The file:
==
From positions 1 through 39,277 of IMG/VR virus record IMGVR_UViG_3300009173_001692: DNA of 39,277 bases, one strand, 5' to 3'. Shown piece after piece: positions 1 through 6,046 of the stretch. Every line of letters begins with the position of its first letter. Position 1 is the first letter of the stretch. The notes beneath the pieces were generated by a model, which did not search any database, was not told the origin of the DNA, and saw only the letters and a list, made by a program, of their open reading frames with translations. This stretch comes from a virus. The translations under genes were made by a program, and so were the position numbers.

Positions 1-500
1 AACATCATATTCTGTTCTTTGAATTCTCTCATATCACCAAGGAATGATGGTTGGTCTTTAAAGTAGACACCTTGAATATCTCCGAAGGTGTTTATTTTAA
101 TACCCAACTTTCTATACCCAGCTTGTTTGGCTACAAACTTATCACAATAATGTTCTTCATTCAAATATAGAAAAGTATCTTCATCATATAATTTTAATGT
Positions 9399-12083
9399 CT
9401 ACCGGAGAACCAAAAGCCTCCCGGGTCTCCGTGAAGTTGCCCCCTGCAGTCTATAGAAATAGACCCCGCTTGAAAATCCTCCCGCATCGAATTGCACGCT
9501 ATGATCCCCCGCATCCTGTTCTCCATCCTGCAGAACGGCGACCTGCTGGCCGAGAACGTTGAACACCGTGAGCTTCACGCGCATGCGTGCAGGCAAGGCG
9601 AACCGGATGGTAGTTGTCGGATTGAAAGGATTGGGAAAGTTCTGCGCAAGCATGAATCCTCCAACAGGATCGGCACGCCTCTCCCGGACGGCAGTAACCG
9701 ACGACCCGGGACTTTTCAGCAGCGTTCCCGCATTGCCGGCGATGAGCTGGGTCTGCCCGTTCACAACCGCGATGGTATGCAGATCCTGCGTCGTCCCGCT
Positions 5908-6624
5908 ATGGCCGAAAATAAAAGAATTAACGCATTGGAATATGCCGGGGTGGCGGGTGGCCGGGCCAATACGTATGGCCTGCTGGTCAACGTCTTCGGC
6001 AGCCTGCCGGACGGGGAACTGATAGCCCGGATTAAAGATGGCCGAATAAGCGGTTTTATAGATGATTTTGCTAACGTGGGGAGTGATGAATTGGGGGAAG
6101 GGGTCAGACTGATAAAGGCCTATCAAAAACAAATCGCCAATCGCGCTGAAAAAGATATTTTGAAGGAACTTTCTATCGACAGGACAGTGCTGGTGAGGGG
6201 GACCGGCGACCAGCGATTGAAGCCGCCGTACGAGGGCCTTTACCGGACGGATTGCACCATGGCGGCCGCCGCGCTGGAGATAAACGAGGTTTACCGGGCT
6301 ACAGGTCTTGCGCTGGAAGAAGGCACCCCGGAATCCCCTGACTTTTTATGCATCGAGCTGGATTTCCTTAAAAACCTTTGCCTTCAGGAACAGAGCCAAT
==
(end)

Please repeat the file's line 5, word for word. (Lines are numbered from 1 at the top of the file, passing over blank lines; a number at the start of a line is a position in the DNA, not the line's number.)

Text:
Positions 9399-12083